In the Czech Republic there is no single policy document for setting a strategic framework for procurement for innovation (pre-commercial or commercial), and no innovation action plan. Nevertheless, public procurements in R&D and innovation are traditional tools of support to innovation solutions for public sector and an integral part of the Czech innovation policy. A conceptual shift regarding procurement for innovation is envisaged to stem from the key policy document for RDI policy, the “National Research, Development and Innovation Policy of the Czech Republic in 2009-2015 with an outlook to 2020,” updated in 2013. Based on this strategic document, there is interest in improving framework conditions (including legal conditions) for financing research and innovation projects of SMEs through public procurement. Furthermore, by 2016 the European Commission and Council Directive for public procurement will be transposed into the Czech legislation.

    • Denmark

      The framework for procurement for innovation is part of a national procurement strategy. In October 2013 the Danish government launched a “Strategy for Intelligent Public Procurement”.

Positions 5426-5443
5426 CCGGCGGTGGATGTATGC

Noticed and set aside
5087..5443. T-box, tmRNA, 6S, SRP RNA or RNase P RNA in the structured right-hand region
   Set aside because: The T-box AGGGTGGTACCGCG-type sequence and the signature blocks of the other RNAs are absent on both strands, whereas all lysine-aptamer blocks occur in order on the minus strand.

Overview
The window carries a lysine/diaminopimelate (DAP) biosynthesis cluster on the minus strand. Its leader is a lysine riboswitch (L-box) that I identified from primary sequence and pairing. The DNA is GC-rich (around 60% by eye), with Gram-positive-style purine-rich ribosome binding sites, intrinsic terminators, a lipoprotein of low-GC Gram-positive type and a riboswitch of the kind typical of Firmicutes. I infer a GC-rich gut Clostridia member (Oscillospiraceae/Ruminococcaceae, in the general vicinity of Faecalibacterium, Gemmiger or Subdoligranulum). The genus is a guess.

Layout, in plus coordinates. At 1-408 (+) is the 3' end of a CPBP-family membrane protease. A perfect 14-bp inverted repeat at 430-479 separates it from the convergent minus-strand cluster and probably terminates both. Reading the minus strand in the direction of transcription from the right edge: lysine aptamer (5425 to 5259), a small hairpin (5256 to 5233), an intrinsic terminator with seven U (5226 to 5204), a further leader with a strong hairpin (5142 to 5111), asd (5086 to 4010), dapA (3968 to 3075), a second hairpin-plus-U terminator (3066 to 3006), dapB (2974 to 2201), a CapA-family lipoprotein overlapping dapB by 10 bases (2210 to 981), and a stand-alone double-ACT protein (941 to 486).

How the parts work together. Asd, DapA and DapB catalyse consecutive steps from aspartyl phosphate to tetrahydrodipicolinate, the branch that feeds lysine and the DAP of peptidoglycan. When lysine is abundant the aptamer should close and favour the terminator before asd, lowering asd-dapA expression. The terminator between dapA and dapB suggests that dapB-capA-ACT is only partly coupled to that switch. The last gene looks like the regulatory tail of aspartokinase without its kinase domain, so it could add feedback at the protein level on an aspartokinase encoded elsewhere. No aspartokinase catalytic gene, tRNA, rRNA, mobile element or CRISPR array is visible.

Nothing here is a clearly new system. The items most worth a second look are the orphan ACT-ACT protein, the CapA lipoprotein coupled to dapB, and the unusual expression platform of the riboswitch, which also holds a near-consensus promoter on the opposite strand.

• Estonia

      Estonia has not (yet) developed and agreed upon a strategic framework for procurement for innovation. Elements of demand-side innovation policy are included in some initiatives and programmes, but this is not the outcome of systemic policy implementation. Innovation policy as such is governed by two ministries: the Ministry of Economic Affairs and Communications (MEAC) and the Ministry of Education and Research. Both ministries have developed strategies where the concept of and the need for further elaboration of procurement for innovation is presented: “Knowledge based Estonia 2014-2020” and “Estonian Entrepreneurship Growth Strategy 2014-2020.” The Estonian National Reform Programme “Estonia 2020” also indicates a need to transform public procurement regulations into an engine of development in fields important to the state (e.g. innovation).